• Lacrosse League

Currently, there are two major leagues in the US, NLL being an indoor box lacrosse league and PLL being an outdoor field lacrosse league. Since their seasons take place at different times of the year, if a player so wishes, he could easily juggle between the two and manage to play for both NLL and PLL.

Not only does this give the player more on field experience but also better income.

  • Lacrosse Endorsement Deals

Since players can’t really rely on the monthly salary to have a decent living situation, many players seek to supplement their income with endorsement deals from big brands. This is exactly how Paul Rabil was able to pull in 7-figure salaries due to the big endorsements and partnerships he signed. 

To do this, you have to be a notable and top player in the league at the same time take inspiration from more commercially successful sports like NBA and NFL with respect to branding and marketing to attract endorsements and sponsorship deals.

How Contracts Work For Lacrosse Players?

For the longest time, lacrosse contracts were typically one year-long until the introduction of MLL’s Player Movement Policy in 2016 that brought forward the initiative of signing longer-term contracts with players. 

In a nutshell, the Player Movement Policy states that players who have an expiring contract and have been in the league for a minimum of 5 consecutive seasons are at liberty to move to a different team. This in turn incentives teams to retain their top talent by providing more attractive financial terms.

Therefore, I think the ecosystem is getting more robust and mature as it takes the right steps towards NFL and NBA.

Will Salaries of Lacrosse Players Increase In The Future?

At all levels, participation in lacrosse is growing by leaps and bounds with numbers growing steadily not only in the US but internationally as well. 

The sport holds a lot of potential for bigger and better endorsement deals as well as sponsorship opportunities. The success we are starting to see in PLL has given me confidence that it’s a matter of time for lacrosse to reach the level of success it deserves. 

It’s a well-known fact that lacrosse players don’t really play for the love of money. As lacrosse continues to grow, we shall see larger financial compensations that match with players’ love for the game. 

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Adrian James
I am Adrian from Florida. After playing lacrosse for 15 years, I decided to start this website to share my journey and knowledge to help people get better at lacrosse.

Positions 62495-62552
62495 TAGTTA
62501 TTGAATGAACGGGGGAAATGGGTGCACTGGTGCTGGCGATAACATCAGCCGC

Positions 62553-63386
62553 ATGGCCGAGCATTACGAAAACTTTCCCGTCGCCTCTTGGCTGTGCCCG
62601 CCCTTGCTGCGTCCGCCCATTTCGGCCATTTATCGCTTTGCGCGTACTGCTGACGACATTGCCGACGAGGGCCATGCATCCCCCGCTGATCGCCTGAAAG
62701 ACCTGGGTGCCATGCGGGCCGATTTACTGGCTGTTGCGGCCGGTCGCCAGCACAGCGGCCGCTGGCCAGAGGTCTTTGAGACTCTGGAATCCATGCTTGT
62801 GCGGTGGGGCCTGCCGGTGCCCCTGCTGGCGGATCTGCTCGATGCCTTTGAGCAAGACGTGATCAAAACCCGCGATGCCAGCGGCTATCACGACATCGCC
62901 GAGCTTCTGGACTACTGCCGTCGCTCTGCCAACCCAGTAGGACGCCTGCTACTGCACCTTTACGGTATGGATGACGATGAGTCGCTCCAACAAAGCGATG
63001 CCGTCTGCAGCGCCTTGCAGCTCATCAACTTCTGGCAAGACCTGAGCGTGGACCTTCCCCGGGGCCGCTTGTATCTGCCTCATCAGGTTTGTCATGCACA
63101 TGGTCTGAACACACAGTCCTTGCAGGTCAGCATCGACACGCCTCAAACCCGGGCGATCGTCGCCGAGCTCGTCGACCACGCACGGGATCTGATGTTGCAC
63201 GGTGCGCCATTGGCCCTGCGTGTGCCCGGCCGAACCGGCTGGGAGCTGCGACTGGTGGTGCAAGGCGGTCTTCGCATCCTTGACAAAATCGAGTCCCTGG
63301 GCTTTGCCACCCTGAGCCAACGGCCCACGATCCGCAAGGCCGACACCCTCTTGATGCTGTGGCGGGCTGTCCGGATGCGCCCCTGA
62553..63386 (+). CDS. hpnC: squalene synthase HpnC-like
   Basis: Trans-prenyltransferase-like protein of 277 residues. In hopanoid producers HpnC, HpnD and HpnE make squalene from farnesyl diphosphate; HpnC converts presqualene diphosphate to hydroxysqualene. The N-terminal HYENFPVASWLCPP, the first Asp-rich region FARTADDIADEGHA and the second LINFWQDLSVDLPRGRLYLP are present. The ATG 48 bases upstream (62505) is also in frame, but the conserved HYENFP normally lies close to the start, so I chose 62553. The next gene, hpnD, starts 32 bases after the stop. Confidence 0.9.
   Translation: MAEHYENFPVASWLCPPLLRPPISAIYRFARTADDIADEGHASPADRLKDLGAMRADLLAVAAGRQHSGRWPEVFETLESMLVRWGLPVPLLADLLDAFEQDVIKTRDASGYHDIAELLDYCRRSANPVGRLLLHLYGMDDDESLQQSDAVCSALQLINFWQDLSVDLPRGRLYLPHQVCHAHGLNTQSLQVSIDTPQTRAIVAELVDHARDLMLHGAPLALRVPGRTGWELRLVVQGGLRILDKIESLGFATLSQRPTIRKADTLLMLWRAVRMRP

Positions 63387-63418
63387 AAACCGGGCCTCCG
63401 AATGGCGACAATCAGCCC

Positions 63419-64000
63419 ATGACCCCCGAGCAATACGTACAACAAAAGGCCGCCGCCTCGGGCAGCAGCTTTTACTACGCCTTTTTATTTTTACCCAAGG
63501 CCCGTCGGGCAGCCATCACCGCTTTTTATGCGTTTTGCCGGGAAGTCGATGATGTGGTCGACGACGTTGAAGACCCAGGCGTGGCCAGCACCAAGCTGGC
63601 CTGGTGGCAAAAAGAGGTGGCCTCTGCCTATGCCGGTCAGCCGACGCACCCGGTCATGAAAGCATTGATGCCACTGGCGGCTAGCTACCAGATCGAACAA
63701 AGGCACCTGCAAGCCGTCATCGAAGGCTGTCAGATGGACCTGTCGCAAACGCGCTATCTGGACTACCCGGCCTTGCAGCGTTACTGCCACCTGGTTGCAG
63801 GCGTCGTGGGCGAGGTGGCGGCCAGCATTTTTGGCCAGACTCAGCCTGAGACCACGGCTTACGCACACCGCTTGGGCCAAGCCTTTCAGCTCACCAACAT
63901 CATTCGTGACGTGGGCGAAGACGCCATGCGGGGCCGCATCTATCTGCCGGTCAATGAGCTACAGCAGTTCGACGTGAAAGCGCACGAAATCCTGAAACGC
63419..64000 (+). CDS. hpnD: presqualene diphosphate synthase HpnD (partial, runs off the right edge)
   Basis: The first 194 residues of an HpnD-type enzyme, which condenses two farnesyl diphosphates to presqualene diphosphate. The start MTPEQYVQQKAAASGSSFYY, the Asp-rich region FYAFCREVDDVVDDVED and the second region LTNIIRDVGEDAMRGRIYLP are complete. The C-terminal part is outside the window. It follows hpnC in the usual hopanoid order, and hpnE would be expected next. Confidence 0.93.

2 thoughts on “How Much Do Lacrosse Players Make In PLL and NLL Leagues? [2022 Update]”

  1. Great informative piece, Adrian!! Our son was the overall #1 pick in the ’07 MLL draft and I remember asking someone at the combine at Stony Brook U. in Long Island that summer if he needed to get an agent. How naive was I??!!!! He got a team golf shirt for signing his contract and he gave it to me because it didn’t fit him. He played in Chicago for 2 years, sat out a year, and then went back and played for 4 years with Rabil in Boston for the Cannons. He also “walked on” with the Philly Wings at the same time, playing concurrently every weekend from pre-season in December with the NLL to late May, if you made it to the MLL playoffs. He made @ $700 – $800/game for those 6 years so it was truly not for the money that he played. In his case, he had a nice sales rep job for STX and they let him take Fridays off to travel. But that’s what frustrated him most. Living here in Philly, he had to fly to every MLL game, home or away, and to every road game in the NLL. Return flights were seldom direct so he often got back home on Sunday nights after flying out on Friday morning. The local paper did a nice story on him entitled “For Love of the Game”……….exactly how you phrased why these guys are still playing pro lax today.
    In retrospect, he made a lot of great friends along the way that made it worthwhile.

    • Thank you for sharing your son’s story Johnny. He must have loved playing lacrosse to be able to keep playing for that long. Many of my college friends back then quit because it was too hard to make ends meet. Hope as the community continues to grow there will be more lucrative opportunities for players to consider playing pro.